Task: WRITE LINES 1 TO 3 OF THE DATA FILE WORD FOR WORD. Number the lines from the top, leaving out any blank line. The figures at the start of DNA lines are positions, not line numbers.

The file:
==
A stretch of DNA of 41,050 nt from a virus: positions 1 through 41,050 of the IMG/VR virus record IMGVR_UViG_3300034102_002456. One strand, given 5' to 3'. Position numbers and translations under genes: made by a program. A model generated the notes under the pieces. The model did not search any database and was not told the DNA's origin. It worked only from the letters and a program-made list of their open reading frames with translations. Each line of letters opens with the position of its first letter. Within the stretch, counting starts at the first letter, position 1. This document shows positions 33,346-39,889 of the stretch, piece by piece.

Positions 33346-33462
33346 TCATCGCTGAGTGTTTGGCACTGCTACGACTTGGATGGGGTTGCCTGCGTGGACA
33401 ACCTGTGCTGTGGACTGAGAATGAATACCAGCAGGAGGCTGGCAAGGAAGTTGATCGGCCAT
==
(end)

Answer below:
A stretch of DNA of 41,050 nt from a virus: positions 1 through 41,050 of the IMG/VR virus record IMGVR_UViG_3300034102_002456. One strand, given 5' to 3'. Position numbers and translations under genes: made by a program. A model generated the notes under the pieces. The model did not search any database and was not told the DNA's origin. It worked only from the letters and a program-made list of their open reading frames with translations. Each line of letters opens with the position of its first letter. Within the stretch, counting starts at the first letter, position 1. This document shows positions 33,346-39,889 of the stretch, piece by piece.

Positions 33346-33462
33346 TCATCGCTGAGTGTTTGGCACTGCTACGACTTGGATGGGGTTGCCTGCGTGGACA